"Why not?" Percy asked, startled. He'd thought everyone would've known by now if Ron would tell him about it.

"Well, we're not exactly sure they'd be pleased we're leaving," Ron admitted. "And Ginny would murder Harry. Absolutely skin him alive."

"You're not telling me—are they—?"

"They were for a while," Ron said, grinning cheekily. "Don't worry, I gave them my full permission. But at Professor Dumbledore's funeral…well, I think that's when Harry decided he had to do what we're planning on doing. He…I think her really cares about Ginny, Perce—he told her they couldn't see each other anymore because he didn't want her to get hurt, that You-Know-Who would use her to get to him."

"Is she ok?" Percy's eyes drifted to his baby sister, who was looking rather grown-up as well, come to think of it.

"I dunno," Ron said, shrugging. "But she's not going to like us leaving without her, that's for sure. There'd be no way to stop her from coming with us if she knew."

"All right, I'll keep it quiet," Percy agreed. "But…Ron. Why would you tell me this? For all you knew, I could've gone to Mum or Dad immediately."

"I trust you, Percy," Ron said simply. "I always have. It may take you a while—all right, it might take you for bloody ever—but you always make the right decision in the end. I just figured I could count on you to do it this time, too."

"Thanks," Percy said quietly. "Be careful out there, Ron."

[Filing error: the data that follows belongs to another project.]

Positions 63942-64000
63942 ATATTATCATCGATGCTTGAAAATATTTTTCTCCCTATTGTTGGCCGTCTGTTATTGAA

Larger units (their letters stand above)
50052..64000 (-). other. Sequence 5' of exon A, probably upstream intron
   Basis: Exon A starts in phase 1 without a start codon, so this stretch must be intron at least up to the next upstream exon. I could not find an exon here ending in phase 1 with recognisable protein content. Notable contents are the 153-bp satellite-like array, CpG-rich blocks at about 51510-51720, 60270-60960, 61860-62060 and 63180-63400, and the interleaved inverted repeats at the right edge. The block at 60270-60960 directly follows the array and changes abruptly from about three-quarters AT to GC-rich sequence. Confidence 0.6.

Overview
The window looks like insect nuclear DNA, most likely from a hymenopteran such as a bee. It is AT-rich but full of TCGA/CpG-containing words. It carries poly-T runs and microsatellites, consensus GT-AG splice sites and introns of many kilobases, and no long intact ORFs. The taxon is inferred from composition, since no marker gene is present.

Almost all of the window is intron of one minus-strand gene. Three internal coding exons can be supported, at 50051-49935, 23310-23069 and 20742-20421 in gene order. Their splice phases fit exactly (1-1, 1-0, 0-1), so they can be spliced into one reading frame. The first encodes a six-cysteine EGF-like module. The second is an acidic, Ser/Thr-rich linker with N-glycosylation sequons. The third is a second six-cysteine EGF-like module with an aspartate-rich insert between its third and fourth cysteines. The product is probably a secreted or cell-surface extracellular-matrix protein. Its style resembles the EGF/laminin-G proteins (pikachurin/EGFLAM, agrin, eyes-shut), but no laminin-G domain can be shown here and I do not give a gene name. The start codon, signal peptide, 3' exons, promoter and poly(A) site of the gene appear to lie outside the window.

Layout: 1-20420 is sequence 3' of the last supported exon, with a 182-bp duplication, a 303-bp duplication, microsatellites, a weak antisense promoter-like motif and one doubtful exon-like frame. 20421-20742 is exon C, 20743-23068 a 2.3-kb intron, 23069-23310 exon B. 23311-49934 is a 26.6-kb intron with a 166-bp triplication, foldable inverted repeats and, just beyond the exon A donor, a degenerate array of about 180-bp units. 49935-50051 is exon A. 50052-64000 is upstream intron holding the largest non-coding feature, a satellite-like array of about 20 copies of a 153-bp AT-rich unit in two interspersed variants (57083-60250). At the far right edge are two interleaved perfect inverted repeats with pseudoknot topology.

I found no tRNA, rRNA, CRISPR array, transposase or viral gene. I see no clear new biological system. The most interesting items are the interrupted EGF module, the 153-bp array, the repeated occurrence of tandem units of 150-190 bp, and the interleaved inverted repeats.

"I will. And you'll…you'll look out for everyone here, won't you?"

"Of course I will."

"Brilliant!" Ron exclaimed, grinning widely, and for a moment Percy could see the childish eagerness in him before it disappeared again. How strange that his kid brother had to grow up so fast.

They walked back towards their family again, and Percy watched Ron spot Hermione and then take her hand in his, saw Hermione's face light up. He saw Harry looking at Ginny with a kind of abject misery, and saw Ginny staring sadly back. The twins were carrying on with as much enthusiasm as ever, Bill had brought his new wife—Fleur, wasn't it?—into the living room as well by now, and Charlie was having a long conversation with Dad as Mum brought out food and called to Percy to say hello to his new sister-in-law, to come and eat.

He stood back for a moment, smiling at the familiar scene before him, scarcely able to believe that his family would forgive him so quickly and still love him so much. He considered George's comment about Weasley pride from earlier, heard himself apologizing again, saw Ginny wrapping her arms around him and forgiving him simultaneously.

Yes, he was the black sheep, he thought as he walked towards his beaming mother and felt the warmth of the laughter and chatter around him. He had betrayed his family's trust and forgotten who he was, and he'd made so many mistakes he'd lost count. He was supposed to be the one who was always right, and he'd been wrong. He'd hadn't even been close to perfect, not for a long while—in fact, he'd never felt so human. It should've bothered him, and he should've felt like the failure he was, but at that moment, with forgiveness embracing him and his family surrounding him, he didn't care in the slightest.

A/N:

I've never liked Percy much myself, but something tells me there's more to him than just haughtiness. Reviews please?